REMARKS- In 1793, there was chain, wreath and liberty cap. In 1856 and 1857, the cents were large copper.
In all coin the difference between a proof, is uncirculated and circulated piece is very great. Proof coins always command a large premium, uncirculated a good premium, and circulated pieces according to their condition. Proof coins are very highly polished, and are struck from the master die before it is used for taking impressions in steel for the dies from which the coinage is produced; uncirculated pieces are from the coinage dies, and have never been in circulation; circulated pieces are those which have passed in circulation and have become worn, scratched and abused.
Thinking a description of the master die or the original die cut by the engraver, would not be out of place and would be of interest, I give it as taken from Prime's Work on Coin: "This is cut in soft steel, hardened by heating and cooling in water, and then soft steel is forced into it by a tremendous pressure, thus taking an impression of it in soft steel, which is again itself hardened. Thus we have a coin in steel. This is a punch which can be forced into a dozen or a hundred dies of soft steel, which being in turn hardened, will thus produce as many dies for use in striking coins."
The annexed table gives the dates of the coinage of nickel and small copper pieces, from the first year of the coinage. The 1856 nickel cent is very rare and in a table of comparative rarity would rate 6. "None but proofs were struck of the two cent pieces for 1873, and by act of Congress the issue ceased April 1st, 1873, their coinage being discontinued from that time," and, consequently, are very rare:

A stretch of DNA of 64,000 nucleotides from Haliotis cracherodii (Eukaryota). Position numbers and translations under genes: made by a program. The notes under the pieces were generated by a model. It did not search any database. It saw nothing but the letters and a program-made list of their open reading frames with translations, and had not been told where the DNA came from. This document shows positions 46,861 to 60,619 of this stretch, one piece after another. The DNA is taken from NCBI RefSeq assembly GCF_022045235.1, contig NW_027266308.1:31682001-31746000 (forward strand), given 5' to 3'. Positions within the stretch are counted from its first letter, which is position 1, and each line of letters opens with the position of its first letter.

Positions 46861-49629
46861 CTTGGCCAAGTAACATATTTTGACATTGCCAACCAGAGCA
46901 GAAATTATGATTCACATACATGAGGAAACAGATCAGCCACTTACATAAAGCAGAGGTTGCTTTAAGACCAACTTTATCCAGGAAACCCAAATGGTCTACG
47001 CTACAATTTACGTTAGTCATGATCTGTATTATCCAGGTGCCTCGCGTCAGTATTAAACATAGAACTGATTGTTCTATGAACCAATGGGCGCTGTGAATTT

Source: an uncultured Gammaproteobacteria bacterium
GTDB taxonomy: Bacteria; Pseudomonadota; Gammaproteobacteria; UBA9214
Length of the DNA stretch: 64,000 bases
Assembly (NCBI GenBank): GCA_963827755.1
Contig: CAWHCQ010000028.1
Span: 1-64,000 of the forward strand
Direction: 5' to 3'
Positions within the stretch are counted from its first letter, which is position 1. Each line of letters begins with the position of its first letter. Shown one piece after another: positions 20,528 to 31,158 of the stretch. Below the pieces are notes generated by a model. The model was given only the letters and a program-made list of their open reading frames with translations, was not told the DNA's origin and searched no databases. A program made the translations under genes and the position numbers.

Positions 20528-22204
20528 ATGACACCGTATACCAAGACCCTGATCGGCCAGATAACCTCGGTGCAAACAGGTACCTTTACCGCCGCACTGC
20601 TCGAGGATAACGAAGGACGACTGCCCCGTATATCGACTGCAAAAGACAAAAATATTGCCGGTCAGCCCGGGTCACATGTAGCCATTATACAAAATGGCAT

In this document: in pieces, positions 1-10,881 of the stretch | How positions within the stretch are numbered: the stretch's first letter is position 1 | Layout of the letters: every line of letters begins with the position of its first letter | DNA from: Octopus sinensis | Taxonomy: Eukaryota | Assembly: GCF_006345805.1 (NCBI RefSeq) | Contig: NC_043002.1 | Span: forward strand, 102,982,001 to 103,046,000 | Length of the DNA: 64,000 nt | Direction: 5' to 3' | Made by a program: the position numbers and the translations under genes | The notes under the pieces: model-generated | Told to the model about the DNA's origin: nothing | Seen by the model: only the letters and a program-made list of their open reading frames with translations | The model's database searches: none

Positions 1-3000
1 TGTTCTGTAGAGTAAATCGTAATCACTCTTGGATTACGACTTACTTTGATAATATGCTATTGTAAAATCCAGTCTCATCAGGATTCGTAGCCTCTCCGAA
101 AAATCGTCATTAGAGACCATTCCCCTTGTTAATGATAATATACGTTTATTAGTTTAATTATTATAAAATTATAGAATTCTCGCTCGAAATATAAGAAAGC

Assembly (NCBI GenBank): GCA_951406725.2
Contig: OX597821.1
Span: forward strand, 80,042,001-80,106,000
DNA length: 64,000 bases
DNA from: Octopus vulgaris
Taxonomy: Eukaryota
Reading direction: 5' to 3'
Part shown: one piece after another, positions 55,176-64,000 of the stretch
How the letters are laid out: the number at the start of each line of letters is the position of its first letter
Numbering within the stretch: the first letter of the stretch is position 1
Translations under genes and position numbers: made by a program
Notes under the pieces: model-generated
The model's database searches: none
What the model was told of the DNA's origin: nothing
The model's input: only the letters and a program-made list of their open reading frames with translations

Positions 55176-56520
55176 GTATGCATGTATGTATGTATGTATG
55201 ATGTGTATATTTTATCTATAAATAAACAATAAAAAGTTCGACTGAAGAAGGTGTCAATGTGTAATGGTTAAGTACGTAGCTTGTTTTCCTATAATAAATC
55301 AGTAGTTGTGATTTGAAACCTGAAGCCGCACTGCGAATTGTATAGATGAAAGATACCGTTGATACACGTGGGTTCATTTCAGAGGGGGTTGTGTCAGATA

|NICKEL-CENT.||SMALL COPPER CENT.||COPPER TWO CENT.||NICKEL THREE CENT.||NICKEL FIVE CENT.|
I will not attempt to give a description of Colonial coins, as space will not permit. Suffice to say, that previous to the confederation and the establishment of a United States mint in 1793, the different States and Colonies each produced their own specie. Strictly speaking, the first North American coin was the New England coinage of the Massachusetts mint in 1652.
The first issues of cents by the United States Government was the "Fugio" or "Franklin" cent; which was ordered by act of Congress, July 6th, 1787, and was struck by private contract. The United States coin from the established mint did not take place until 1793; when the regular issues of the cents and half cents commenced. In 1794 the first silver coins were struck from the mint. A description of the "Fugio" cent is" Obverse a sun dial, at the left the legend "Fugio," at the right "1787;" in exergue, "mind your business;" reverse, an interlocked chain of thirteen links, representing the Confederate States, a circular band within the chain and on it the legend "United States;" and in the center of this band the motto, "we are one." It is of the same size as the old copper cents. They were coined for several years but all bore the date of 1787.
FRANK N. BEEBE.